Our third front is Nygma the Riddler, trying to bury his girlfriend’s remains, complete with a picnic, a toast, and a riddle. An unlucky hunter happens by, so Nygma hits him on the head with a shovel. That’s not necessarily enough to kill a man, but it renders him unconscious long enough for Nygma to get something to chop him up with. Then, as he returns and finds his picnic raided, he follows the trail of another interloper and comes upon none other than Penguin. It’s getting very crowded in those woods.
Hopefully, the hunter survived and will escape by the time Nygma returns. But Riddler and Penguin together? That spells lots and lots of trouble. Fun, interesting, terrible, bloody trouble. 🙂
Marvel certainly twisted our guts this week.
Cutting straight to the heart of the matter, Garner’s terrigenesis was triggered by a trap laid in Jia-Ying’s ledger, where she kept track of all her Inhumans. That’s how he knew all the names he was after, between that and his access to Shield information, and why he needed the hacker fellow to track them all down for him. His transformation ignited a foreign hunger within him, to be near Inhumans, and when he came near the first one, just after getting back from Hawaii with May, he simply changed into Lash and killed the poor man. And his craving was… sated. So he kept finding them, hunting them like animals. How many has he killed? And he has no intention of stopping.
Lincoln showed up again. He’s learned that he may well be the only Inhuman left from Afterlife, all the others being missing or confirmed dead. All of them All of his friends. His family. Gone. Taken from him by Lash. Who, he knows as an Inhuman, is no longer Andrew Garner. The man is dying, his mind and will overtaken by something completely different. He’s insane, sick with a cancer in his own head. And he has so much blood on his hands now.
Oh, to see May, so happy with Garner in Hawaii… and now, all of that is shattered. We can see her heart breaking. First the girl in Bahrain, then the conflicts of last season, and finally Garner. This is gonna leave some serious scars on her heart and soul.
Even Daisy has to admit that there is some legitimacy to putting Garner under in a stasis pod. Mind you, as Garner’s condition seems heightened by his proximity to Inhumans, putting him in a warehouse full of them strikes me as a very bad idea that will likely result in their deaths. I would advise a special, isolated facility all for him.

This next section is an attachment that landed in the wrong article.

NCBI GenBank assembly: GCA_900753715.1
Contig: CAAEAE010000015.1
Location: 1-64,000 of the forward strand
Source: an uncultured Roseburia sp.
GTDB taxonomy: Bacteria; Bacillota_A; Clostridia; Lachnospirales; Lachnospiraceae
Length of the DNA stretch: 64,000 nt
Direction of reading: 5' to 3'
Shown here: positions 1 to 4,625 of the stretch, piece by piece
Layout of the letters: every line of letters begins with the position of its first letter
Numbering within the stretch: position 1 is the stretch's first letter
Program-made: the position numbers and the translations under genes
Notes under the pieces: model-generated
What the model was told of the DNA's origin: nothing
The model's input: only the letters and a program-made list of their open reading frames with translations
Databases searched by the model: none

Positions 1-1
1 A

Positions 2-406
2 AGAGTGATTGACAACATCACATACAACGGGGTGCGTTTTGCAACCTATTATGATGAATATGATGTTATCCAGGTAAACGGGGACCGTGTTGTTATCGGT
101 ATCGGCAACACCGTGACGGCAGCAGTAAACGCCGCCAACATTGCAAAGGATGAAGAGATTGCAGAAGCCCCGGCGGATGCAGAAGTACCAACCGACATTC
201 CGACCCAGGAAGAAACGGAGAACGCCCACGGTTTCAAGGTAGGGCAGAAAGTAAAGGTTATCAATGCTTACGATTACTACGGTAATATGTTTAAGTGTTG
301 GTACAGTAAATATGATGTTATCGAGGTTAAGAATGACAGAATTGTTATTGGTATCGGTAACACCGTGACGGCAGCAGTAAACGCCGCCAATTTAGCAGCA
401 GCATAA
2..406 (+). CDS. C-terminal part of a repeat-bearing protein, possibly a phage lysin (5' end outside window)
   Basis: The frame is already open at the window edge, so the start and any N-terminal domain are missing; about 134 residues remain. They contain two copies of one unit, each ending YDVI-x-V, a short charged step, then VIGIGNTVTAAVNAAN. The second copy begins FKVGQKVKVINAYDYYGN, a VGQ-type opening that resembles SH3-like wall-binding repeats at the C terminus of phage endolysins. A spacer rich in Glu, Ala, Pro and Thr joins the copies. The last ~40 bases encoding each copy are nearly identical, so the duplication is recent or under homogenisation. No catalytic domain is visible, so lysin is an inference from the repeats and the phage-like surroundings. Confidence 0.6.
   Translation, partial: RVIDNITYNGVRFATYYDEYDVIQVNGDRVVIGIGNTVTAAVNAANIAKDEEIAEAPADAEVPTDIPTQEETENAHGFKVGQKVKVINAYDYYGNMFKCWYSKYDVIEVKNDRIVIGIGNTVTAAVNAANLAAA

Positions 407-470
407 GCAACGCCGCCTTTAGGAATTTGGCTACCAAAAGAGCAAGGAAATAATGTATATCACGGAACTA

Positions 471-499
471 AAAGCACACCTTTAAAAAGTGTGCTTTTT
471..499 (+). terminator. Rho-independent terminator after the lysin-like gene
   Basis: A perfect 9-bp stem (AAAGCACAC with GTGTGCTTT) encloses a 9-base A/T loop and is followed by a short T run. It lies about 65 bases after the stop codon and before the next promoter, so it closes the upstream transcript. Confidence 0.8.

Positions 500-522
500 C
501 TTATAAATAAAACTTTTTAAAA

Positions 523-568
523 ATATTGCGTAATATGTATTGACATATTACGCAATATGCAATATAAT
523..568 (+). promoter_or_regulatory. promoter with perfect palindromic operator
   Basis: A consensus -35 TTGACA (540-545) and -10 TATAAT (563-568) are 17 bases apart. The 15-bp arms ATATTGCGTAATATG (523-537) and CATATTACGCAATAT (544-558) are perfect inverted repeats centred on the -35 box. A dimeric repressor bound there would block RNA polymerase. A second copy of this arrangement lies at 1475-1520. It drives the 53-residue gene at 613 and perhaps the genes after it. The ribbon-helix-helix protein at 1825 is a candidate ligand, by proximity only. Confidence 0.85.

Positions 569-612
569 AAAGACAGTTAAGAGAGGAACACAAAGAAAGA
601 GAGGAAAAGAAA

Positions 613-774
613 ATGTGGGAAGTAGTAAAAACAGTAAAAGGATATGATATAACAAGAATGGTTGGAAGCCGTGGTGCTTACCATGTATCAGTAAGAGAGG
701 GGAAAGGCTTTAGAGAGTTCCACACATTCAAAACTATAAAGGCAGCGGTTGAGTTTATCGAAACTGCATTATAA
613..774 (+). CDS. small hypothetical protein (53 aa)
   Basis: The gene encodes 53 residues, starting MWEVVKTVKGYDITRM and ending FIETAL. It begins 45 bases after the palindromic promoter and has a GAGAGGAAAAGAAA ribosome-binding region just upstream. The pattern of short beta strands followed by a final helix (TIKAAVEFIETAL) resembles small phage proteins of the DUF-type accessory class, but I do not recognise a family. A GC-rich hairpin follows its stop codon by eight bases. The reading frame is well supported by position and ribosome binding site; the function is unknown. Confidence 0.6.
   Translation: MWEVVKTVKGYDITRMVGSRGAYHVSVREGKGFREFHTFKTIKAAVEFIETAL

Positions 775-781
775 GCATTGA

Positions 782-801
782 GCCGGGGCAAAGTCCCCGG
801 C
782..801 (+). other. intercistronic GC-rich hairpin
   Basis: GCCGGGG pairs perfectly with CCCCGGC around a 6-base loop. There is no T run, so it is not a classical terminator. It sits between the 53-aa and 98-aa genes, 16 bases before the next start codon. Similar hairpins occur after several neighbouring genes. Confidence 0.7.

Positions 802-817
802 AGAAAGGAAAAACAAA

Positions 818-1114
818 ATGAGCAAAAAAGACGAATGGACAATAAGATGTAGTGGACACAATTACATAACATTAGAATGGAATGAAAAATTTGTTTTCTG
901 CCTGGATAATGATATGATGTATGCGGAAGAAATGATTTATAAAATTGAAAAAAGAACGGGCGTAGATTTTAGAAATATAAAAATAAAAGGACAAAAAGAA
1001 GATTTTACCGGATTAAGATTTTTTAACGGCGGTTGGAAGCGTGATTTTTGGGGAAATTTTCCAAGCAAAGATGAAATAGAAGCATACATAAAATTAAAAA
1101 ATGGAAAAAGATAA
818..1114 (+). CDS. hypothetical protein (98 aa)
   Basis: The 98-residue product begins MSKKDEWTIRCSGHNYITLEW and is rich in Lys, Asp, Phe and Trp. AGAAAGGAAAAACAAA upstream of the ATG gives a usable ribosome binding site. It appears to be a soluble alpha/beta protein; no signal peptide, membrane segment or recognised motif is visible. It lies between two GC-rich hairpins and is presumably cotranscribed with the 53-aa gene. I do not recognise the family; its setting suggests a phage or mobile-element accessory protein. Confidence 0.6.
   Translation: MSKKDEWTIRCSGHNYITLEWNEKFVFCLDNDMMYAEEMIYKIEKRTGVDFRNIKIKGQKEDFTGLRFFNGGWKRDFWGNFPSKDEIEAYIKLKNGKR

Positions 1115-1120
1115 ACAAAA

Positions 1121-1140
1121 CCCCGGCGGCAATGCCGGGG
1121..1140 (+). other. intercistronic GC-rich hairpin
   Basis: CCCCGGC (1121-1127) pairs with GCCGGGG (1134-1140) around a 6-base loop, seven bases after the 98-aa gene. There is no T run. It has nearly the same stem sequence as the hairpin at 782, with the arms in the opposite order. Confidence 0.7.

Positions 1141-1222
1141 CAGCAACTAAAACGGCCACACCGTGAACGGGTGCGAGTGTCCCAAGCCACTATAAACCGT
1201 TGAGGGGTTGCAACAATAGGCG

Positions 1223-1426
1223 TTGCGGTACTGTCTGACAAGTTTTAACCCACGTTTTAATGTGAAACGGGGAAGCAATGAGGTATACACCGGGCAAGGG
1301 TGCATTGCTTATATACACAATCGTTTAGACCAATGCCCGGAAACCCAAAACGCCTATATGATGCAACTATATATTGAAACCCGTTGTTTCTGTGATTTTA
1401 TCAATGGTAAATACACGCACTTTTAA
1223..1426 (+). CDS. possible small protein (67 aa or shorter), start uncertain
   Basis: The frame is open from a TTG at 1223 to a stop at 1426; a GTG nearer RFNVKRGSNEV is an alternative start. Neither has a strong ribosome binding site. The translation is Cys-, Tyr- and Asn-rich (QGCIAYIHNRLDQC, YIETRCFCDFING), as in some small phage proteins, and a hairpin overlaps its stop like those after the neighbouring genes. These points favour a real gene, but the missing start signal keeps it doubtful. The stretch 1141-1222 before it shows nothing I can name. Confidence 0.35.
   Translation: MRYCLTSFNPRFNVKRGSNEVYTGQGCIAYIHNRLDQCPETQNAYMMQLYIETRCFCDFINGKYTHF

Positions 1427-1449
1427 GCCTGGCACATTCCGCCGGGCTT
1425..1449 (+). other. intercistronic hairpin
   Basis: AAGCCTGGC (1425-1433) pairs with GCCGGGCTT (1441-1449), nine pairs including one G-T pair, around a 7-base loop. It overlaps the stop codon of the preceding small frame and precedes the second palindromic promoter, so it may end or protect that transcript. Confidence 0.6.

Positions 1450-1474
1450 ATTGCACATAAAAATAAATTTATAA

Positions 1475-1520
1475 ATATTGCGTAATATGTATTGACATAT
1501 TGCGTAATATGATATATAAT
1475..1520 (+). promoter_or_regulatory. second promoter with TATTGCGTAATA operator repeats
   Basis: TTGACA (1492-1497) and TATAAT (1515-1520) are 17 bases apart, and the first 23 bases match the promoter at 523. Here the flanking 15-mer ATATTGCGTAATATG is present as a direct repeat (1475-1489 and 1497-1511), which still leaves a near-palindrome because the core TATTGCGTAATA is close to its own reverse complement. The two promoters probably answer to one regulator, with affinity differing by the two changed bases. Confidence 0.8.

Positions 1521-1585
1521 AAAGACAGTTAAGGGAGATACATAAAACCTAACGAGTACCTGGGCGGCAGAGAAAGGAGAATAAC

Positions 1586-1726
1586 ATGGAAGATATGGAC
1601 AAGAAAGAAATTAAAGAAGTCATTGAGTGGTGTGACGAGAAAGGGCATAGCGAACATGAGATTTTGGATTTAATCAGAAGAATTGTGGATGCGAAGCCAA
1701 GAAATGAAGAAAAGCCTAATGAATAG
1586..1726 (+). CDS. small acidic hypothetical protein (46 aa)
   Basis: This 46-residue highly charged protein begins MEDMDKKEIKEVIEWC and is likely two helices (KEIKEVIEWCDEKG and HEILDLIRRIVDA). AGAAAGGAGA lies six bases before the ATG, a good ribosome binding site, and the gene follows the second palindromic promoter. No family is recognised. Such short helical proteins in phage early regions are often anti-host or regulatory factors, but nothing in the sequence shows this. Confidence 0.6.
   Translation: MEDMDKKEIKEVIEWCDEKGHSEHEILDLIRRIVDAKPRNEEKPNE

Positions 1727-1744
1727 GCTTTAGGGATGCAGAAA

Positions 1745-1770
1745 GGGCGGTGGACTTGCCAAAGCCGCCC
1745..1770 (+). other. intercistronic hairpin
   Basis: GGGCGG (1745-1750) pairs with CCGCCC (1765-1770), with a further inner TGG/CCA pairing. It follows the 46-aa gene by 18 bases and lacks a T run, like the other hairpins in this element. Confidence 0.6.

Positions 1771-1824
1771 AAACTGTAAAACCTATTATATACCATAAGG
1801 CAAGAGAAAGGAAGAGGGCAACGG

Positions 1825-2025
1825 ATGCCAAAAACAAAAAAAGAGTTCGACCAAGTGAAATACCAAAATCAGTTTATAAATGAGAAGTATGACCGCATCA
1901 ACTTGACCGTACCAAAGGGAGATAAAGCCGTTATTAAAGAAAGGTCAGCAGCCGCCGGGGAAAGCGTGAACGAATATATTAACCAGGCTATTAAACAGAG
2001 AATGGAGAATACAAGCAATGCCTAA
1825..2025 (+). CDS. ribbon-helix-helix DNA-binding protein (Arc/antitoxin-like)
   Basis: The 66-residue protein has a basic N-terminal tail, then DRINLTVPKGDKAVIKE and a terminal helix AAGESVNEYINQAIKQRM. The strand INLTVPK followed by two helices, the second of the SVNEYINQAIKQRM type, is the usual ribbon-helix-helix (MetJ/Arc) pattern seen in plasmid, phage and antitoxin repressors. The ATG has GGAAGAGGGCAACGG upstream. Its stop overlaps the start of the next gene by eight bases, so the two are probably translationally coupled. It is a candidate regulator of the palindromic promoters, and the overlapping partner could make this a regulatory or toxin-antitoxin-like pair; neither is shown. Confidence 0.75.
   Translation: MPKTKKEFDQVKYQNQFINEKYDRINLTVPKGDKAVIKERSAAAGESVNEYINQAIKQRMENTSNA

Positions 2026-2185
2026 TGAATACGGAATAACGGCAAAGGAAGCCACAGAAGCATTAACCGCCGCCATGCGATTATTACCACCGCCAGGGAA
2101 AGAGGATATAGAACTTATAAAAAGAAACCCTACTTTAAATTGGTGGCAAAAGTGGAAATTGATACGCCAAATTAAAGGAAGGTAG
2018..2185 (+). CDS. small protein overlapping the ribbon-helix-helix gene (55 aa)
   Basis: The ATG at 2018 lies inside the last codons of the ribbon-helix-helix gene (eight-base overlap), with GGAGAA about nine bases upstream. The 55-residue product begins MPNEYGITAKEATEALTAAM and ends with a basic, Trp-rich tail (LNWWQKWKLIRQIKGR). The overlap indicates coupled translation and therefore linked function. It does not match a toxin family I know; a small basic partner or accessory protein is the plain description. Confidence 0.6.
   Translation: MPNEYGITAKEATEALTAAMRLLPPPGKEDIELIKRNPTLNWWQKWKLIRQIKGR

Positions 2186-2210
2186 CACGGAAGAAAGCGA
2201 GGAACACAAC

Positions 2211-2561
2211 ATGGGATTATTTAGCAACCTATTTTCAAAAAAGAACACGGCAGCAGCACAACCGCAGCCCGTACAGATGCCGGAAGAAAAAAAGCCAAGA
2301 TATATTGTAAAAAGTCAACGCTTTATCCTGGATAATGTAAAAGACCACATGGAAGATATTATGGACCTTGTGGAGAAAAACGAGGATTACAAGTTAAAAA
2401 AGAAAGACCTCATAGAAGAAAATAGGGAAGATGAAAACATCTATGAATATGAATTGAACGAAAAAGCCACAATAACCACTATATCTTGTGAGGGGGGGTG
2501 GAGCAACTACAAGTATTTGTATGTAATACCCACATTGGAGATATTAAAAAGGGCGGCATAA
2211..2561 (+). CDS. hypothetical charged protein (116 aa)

Speaking of the ATCU and they’re lady in charge, there’s some serious bonding going on in this episode. Daisy and Rosalind are pretty adversarial at first, but after Daisy saves her life and sees the mess of Garner becoming Lash… well, there is peace being built between them. She’s also drawing Coulson in. I wouldn’t have called that a match made in heaven, but sometimes you just feel unexpected connections with certain people, and there’s no explaining that. They’ve been fairly adversarial and Rosalind has proven herself strong, intelligent, and capable. She’s had convincing arguments and even had the false outer face Coulson was expecting, but now he’s seen past that.
Unfortunately, she works with that Hydra fellow who seems to be the man in charge, the power behind all the rest of the people in charge. She’s still wearing a false face, and now she’s gotten Coulson into bed with her. She’s a skilled seductress, I’ll give her that. Not only has she gained a lot of government resources to use on Hydra’s behalf, she’s connected herself to Shield, directly to Coulson, with a tentative bond to Daisy as well, and she has a warehouse full of helpless Inhumans for Hydra to do with as they please.
There’s a lesson here: do not listen to the voice that tells you being helpless is the answer. It’s another reason I hate strict gun control.